The asphalt surface course on a section of the M25 has been laid using '50% recycled content' - thought to be the highest level of recycled content ever used on the strategic road network.
The surface course contained 50% high polished stone value (PSV) recycled aggregate and was developed and laid by FM Conway in collaboration with surfacing business partner Toppesfield and Skanska UK.
A total of 260 tonnes was laid on the inside lane between Junctions 25 and 26 during an overnight closure in September, to a depth of 45mm.
Permission for a departure from standard - which only allows for 10% reclaimed asphalt pavement (RAP) content for motorways and A-roads - had to be granted by Highways England for this project.
Kent-based FM Conway had previously supplied surfacing material with 50% recycled aggregate to two roads on Transport for London’s network: the A1 and the A40.
The surfacing material was made by mixing the RAP with virgin aggregate and FM Conway’s own designed and manufactured polymer modified binder (PMB) to improve the durability of the surface course by raising the resistance to rutting and cracking.
FM Conway took 24 core samples before planing on the sites and tested them in its laboratory to ensure the material would be suitable.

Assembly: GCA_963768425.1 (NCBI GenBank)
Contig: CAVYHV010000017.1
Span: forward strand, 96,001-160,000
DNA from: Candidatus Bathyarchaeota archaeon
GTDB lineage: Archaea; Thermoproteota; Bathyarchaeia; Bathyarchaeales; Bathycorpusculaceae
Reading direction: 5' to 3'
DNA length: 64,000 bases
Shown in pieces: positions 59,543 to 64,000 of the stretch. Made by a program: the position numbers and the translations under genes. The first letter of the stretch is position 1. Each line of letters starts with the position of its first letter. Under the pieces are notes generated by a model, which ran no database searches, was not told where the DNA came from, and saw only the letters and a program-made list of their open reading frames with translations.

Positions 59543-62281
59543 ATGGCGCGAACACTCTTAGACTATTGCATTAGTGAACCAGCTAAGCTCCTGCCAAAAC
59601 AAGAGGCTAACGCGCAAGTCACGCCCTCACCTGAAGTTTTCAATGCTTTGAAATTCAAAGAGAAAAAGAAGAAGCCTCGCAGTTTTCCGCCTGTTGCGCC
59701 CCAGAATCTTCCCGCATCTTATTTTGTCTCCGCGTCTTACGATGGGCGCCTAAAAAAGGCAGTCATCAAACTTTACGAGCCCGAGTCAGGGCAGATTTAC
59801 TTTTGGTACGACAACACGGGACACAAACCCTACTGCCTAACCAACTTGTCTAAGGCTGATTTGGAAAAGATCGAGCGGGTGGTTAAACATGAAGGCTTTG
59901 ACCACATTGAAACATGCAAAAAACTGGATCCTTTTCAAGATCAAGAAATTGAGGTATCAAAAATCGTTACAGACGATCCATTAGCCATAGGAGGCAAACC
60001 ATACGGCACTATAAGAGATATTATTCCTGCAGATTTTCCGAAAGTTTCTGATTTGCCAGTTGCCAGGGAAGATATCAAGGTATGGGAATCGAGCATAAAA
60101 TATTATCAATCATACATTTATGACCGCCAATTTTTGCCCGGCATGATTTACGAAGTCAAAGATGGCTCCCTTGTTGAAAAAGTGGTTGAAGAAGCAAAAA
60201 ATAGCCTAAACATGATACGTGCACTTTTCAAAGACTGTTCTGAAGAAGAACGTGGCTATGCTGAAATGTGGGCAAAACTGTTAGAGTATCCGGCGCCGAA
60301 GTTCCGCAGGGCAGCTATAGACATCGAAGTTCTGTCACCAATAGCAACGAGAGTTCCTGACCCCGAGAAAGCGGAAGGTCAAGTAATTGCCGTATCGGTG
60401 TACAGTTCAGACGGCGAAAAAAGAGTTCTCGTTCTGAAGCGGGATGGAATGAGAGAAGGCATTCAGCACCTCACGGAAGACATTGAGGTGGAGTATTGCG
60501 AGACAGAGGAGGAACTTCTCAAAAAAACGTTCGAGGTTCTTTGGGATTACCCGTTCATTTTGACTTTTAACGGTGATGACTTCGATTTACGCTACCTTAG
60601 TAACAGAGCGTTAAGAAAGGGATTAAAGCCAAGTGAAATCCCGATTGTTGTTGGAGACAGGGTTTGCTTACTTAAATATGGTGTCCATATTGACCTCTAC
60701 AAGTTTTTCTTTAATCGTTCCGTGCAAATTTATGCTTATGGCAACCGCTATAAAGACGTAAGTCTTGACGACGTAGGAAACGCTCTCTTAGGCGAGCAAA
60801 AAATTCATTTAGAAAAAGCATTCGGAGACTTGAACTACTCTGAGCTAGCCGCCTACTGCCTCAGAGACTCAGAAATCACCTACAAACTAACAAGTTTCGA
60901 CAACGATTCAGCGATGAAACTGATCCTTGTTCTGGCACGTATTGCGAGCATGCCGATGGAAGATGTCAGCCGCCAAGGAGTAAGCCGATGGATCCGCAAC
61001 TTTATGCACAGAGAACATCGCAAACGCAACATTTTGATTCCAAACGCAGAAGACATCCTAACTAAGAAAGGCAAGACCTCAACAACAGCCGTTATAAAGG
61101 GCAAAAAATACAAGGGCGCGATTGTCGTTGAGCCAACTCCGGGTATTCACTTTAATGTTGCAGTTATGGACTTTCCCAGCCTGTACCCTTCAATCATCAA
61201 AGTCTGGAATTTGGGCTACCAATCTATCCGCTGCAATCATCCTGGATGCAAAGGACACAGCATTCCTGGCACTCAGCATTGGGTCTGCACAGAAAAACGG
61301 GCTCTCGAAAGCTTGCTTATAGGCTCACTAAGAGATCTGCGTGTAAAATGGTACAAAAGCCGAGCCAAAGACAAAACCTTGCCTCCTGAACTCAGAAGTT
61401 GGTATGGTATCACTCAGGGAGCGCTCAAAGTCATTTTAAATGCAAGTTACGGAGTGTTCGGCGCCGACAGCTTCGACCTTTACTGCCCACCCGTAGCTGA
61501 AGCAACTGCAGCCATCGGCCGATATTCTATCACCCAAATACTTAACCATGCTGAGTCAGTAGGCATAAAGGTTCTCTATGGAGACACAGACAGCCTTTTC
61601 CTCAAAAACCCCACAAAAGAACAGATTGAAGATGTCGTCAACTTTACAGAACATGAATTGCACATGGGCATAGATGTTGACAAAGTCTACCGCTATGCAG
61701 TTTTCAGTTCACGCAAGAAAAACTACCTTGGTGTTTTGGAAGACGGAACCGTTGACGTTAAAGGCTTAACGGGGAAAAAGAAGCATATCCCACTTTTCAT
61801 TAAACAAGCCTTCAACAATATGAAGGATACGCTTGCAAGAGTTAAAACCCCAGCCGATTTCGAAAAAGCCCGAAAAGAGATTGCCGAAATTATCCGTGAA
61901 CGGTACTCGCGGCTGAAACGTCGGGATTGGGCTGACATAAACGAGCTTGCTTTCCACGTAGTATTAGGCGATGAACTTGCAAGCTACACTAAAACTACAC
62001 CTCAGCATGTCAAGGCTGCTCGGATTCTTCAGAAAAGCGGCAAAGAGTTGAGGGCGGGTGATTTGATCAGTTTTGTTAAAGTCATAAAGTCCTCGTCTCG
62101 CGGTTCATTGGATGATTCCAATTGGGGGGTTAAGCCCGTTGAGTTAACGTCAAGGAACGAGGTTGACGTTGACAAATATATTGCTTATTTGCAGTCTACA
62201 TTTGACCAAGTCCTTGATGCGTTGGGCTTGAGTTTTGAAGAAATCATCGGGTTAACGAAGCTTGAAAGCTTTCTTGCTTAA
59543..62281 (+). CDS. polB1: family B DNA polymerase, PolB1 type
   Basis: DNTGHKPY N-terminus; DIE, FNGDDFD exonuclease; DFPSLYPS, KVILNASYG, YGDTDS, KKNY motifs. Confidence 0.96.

Mark Flint, technical manager at FM Conway, said: 'Extensive core sampling and testing was imperative as we were looking for the correct grade of aggregate as well as the right polished stone value. Being able to carry out the research and development at our Technology Centre and engineer a bespoke PMB at our PMB plant was beneficial to the success of the mix.
'Quarries and bitumen won’t last forever, but there is a quarry out there – in the form of existing roads – that we can tap into and use. We can stop importing so much material and bring it from only a few miles away.'
PSV is an important measure of the skid resistance of the surface. Motorway surfaces require stone with a high PSV.
Paul Phillips, technical director at Toppesfield, said: 'Our collaborative process of research and development is to ensure that the resulting material is at least as good as the generic. The core sampling was an important part of the process as was the engineering of a complimentary PMB to provide a mix composition fit for its intended purpose. This collaborative approach by Toppesfield and FM Conway demonstrates support of the circular economy ethos and upholds the three pillars of sustainability.'
The planings from the donor sites were taken to FM Conway’s Colthrop recycling plant near Thatcham in Berkshire, where they were crushed, screened, tested, segregated and stored. The day before the material was due to be laid, the planings were transported to the company’s Heathrow recycling and asphalt plant for mixing.